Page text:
Walid’s frequent arrests have prevented the family from being together during the most significant events in their lives. When Walid was in prison in 2002, his wife became seriously ill. Walid’s lawyer used the medical reports in court so that he might be released to be with his wife during her illness, but the Israeli judge rejected the motion, stating, “The lives of the Israeli public are more important than Waleed’s life or his wife’s life.”
Walid’s wife and daughters have been able to visit him once since his detention in Ofer. His wife recalled of the visit, “Before we went I prepared my daughters for what it was going to be like. I told them that they were going to see him behind a glass barrier. During the visit Malak kept kissing her father through the glass barrier. The Prison Administration refused to let her in to see her father without a barrier, claiming that they had a different day specified for children under the age of six to get in.” As with all other family visits, Walid’s family can only visit for 45 minutes and must speak with him by phone. Often the volume is too low, making it difficult to hear, especially with all the other visits taking place at the same time. Walid is originally from Dura near Hebron and his mother and other family members are denied family visits based on “security reasons”. Even during his previous arrests, his mother has never been permitted to visit him in prison.
In addition to the suffering his detentions have caused his family while he is in prison, the IOF has also denied his family from living peacefully even while he is released. Walid’s wife holds a Jerusalem ID card and therefore has to live in Jerusalem in order to maintain her residency. She has applied many times for Walid to also acquire a Jerusalem ID, but each time he is denied for “security reasons”. This denial of residency as had a negative effect on the stability of the family, as Walid has also been refused permits to enter Jerusalem. He has also been prevented by Israeli authorities from travelling out of the country even to conferences and workshops related to his work at the Health Work Committees.
Human rights defenders are formally defined as persons who work peacefully for any or all of the rights enshrined in the Universal Declaration of Human Rights. Walid clearly falls within the category, in that his activities are peaceful in nature and aimed at the promotion of human rights in the health sector. Addameer views Walid’s imprisonment as a deliberate violation of his fundamental freedoms and special protections provided under international law for human rights defenders, particularly freedoms of movement, expression, association and peaceful assembly.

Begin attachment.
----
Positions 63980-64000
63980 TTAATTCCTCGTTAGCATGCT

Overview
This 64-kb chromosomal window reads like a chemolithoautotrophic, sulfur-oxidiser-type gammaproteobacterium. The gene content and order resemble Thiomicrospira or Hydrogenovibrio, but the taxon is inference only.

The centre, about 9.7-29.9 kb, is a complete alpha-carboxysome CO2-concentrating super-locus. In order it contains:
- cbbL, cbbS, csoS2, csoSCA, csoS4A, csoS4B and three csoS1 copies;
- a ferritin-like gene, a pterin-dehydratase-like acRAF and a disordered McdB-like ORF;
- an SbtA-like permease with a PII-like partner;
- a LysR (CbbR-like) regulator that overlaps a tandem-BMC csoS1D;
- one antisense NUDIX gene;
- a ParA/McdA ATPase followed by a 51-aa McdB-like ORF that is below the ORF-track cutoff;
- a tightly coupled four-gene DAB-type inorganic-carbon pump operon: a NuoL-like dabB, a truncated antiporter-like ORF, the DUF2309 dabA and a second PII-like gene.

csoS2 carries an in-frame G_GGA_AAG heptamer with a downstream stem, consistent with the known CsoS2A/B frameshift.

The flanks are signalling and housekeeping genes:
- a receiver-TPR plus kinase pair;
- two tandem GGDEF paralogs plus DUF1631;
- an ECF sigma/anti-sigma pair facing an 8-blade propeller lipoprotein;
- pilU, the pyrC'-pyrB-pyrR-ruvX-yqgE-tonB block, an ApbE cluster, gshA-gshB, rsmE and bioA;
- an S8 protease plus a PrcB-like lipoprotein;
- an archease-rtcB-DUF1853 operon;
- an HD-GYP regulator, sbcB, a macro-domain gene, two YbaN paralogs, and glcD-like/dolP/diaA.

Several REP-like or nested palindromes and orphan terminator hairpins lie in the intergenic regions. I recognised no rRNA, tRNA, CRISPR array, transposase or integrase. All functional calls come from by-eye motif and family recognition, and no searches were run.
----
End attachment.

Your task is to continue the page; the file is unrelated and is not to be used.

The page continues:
Administrative detention is a procedure that allows the Israeli military to hold detainees indefinitely on secret evidence without charging them or allowing them to stand trial. In the occupied Palestinian West Bank, the Israeli army is authorized to issue administrative detention orders against Palestinian civilians on the basis of Military Order 1651. This order empowers military commanders to detain an individual for up to six month renewable periods if they have “reasonable grounds to presume that the security of the area or public security require the detention.” On or just before the expiry date, the detention order is frequently renewed. This process can be continued indefinitely.
Here is how you can help Walid Hanatsheh:
Write to the Israeli government, military and legal authorities and demand that Walid Hanatsheh be released immediately and that his administrative detention not be renewed.
- Brigadier General Danny Efroni
Military Judge Advocate General
6 David Elazar Street
Harkiya, Tel Aviv
Fax: +972 3 608 0366; +972 3 569 4526
Email: [email protected]; [email protected]
- Maj. Gen. Nitzan Alon
OC Central Command Nehemia Base, Central Command
Neveh Yaacov, Jerusalam
Fax: +972 2 530 5741
- Deputy Prime Minister and Minister of Defense Ehud Barak
Ministry of Defense
37 Kaplan Street, Hakirya
Tel Aviv 61909, Israel
Fax: +972 3 691 6940 / 696 2757
- Col. Eli Bar On
Legal Advisor of Judea and Samaria PO Box 5
Beth El 90631
Fax: +972 2 9977326
Write to your own elected representatives urging them to pressure Israel to release Walid Hanatsheh and to put an end to such an unjust, arbitrary and cruel system of incarceration without trial.